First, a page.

New treatments for Alzheimer’s offer hope for people living with dementia—but these new drugs are not without side effects. Learn what a neurologist has to say about what these new medications mean for the future of Alzheimer’s treatment.
Brain diseases like Alzheimer’s and other dementias have a devastating impact on individuals and their families. Recent research has led to advancements in diagnosing and screening for Alzheimer’s disease as well as a new class of drug treatment options that offer hope of halting disease progression. But how safe and effective are these therapies, and who can use them?
We hosted a webinar to explore recent advancements in the diagnosis and treatment of dementia and address questions around this new class of drugs. Ronald C. Petersen, MD, PhD, director of the Mayo Clinic Alzheimer’s Disease Research Center and the Mayo Clinic Study of Aging, discussed the current state of Alzheimer’s research, advancements that may lead to earlier detection and treatment, and what this means for people with dementia.
Changing Terminology Around Dementia
Much like our understanding of neurodegenerative brain diseases, the terminology used to discuss dementia has shifted over the years to become more accurate and fully encompass the many different ways symptoms may appear.
“When I started in the field decades ago, someone would come in with a memory complaint and we’d classify them as either cognitively normal or possibly having dementia,” Dr. Petersen says. “But over time, we came to appreciate that this is a broader continuum… There are no hard [boundaries] between these various conditions [that may cause cognitive decline].”
Dr. Petersen and his peers realized there is an observable stage of cognitive decline that occurs between normal aging and the onset of dementia—a condition they now call mild cognitive impairment (MCI). People with MCI have memory issues beyond those associated with normal aging but can still keep up with daily functions. Recognizing and diagnosing this condition is vital because it enables people to get earlier and potentially more effective treatments to delay the onset of dementia.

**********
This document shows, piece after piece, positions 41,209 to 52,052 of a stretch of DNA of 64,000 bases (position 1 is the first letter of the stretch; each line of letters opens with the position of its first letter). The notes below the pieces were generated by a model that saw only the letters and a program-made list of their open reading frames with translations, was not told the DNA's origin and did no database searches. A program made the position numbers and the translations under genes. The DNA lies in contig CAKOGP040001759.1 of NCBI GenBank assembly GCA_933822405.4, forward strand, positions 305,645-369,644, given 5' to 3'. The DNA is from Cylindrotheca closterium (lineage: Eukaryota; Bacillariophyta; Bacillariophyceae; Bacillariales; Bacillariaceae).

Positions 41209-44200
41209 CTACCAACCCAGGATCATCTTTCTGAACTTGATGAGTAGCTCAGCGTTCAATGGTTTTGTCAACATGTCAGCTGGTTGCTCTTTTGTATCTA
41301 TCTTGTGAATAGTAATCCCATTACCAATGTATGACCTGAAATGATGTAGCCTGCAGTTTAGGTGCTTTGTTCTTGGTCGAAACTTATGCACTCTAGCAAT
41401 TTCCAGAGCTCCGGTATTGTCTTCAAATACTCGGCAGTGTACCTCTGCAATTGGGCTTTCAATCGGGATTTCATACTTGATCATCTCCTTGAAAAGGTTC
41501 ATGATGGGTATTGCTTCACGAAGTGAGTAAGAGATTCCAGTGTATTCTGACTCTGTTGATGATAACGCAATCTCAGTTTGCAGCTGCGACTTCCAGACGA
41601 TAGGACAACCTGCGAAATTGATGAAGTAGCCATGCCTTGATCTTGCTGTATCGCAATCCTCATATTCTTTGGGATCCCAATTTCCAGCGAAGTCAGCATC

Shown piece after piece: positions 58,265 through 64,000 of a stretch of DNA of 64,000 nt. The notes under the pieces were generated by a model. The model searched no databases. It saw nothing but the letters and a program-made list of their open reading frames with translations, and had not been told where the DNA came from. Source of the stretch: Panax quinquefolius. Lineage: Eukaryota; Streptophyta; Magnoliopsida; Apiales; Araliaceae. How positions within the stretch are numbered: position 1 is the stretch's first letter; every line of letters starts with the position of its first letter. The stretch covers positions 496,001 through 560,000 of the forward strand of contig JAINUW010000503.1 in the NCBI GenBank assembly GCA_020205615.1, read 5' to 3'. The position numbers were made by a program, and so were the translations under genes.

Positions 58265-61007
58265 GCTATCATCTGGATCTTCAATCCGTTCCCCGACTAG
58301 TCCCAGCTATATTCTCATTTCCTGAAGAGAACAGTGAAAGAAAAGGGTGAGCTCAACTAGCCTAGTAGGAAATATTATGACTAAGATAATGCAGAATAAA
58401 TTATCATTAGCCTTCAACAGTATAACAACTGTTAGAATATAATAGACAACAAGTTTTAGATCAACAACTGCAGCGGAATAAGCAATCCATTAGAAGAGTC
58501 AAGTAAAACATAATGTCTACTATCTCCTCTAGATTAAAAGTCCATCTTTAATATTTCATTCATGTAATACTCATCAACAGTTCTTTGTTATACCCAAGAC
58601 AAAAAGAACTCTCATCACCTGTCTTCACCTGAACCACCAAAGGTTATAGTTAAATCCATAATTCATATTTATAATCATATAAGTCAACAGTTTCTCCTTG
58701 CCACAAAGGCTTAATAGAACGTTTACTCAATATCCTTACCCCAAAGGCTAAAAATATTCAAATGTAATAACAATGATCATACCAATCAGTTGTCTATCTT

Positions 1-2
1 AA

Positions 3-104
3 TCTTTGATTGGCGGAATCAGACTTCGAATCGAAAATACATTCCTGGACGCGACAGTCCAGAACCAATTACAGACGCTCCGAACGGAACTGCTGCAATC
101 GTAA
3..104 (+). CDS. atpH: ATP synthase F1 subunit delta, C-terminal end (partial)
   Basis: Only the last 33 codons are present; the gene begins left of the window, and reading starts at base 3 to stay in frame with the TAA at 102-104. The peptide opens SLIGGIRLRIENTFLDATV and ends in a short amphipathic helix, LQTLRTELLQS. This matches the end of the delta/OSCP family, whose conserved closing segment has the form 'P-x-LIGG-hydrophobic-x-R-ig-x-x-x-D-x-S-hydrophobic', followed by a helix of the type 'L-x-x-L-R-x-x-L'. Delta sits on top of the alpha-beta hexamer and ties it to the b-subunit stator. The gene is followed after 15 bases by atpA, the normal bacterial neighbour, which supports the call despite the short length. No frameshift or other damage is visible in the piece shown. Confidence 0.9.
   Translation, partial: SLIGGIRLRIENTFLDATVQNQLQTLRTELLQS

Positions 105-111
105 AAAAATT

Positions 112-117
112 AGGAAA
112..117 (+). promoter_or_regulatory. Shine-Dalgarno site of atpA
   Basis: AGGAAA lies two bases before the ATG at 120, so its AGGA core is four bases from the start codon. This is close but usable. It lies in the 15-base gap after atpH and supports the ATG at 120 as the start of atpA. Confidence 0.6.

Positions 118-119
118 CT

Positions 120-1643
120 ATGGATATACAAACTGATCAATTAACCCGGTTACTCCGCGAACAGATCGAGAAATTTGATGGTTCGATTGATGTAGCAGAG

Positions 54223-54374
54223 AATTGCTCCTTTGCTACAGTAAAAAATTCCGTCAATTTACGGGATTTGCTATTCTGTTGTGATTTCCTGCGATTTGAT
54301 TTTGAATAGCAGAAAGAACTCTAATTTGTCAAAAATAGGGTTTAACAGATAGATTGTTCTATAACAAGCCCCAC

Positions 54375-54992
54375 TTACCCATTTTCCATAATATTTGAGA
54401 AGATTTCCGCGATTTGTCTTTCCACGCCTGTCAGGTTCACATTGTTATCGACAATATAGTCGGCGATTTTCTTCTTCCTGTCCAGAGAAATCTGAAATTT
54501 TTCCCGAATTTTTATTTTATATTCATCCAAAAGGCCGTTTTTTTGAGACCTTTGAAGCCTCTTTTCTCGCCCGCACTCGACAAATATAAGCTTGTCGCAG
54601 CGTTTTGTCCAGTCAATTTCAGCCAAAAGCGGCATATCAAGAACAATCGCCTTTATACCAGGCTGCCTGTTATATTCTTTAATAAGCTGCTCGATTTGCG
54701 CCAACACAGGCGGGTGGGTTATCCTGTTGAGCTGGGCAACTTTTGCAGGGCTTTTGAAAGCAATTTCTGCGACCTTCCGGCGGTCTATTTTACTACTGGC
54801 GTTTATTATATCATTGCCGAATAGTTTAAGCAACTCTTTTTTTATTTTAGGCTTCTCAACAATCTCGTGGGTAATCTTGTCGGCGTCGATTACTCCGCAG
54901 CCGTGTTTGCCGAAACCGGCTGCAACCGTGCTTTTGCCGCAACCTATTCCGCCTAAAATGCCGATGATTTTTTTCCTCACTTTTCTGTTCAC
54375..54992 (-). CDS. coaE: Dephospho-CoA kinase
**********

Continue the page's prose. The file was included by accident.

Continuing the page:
Blood Tests for Alzheimer’s Disease
The last few years have seen remarkable progress in Alzheimer’s research, including efforts to develop blood tests to detect the disease. These blood tests are designed to measure a biomarker (a biological indicator) that shows when the underlying causes and mechanisms of a disease are present. The goal is to accurately detect the misfolded amyloid-beta and tau proteins that cause Alzheimer’s and measure the amount of these harmful proteins in a person’s blood at any given time.
“Blood tests have been developed and have been refined to really characterize a person’s amyloid level based on their blood test,” says Dr. Petersen. “These need further refinement, but that’s one direction in which the field is moving.”
These blood tests are significant for several reasons. First, they can identify when someone is in the early stages of Alzheimer’s disease, enabling earlier treatment and interventions to slow the progression of the disease. Secondly, this type of testing will allow researchers to measure the effectiveness of different drug treatments by identifying whether they lower the amount of amyloid-beta and tau in the brain. Thirdly, they will give researchers easier, quicker access to data from underrepresented groups of people with dementia.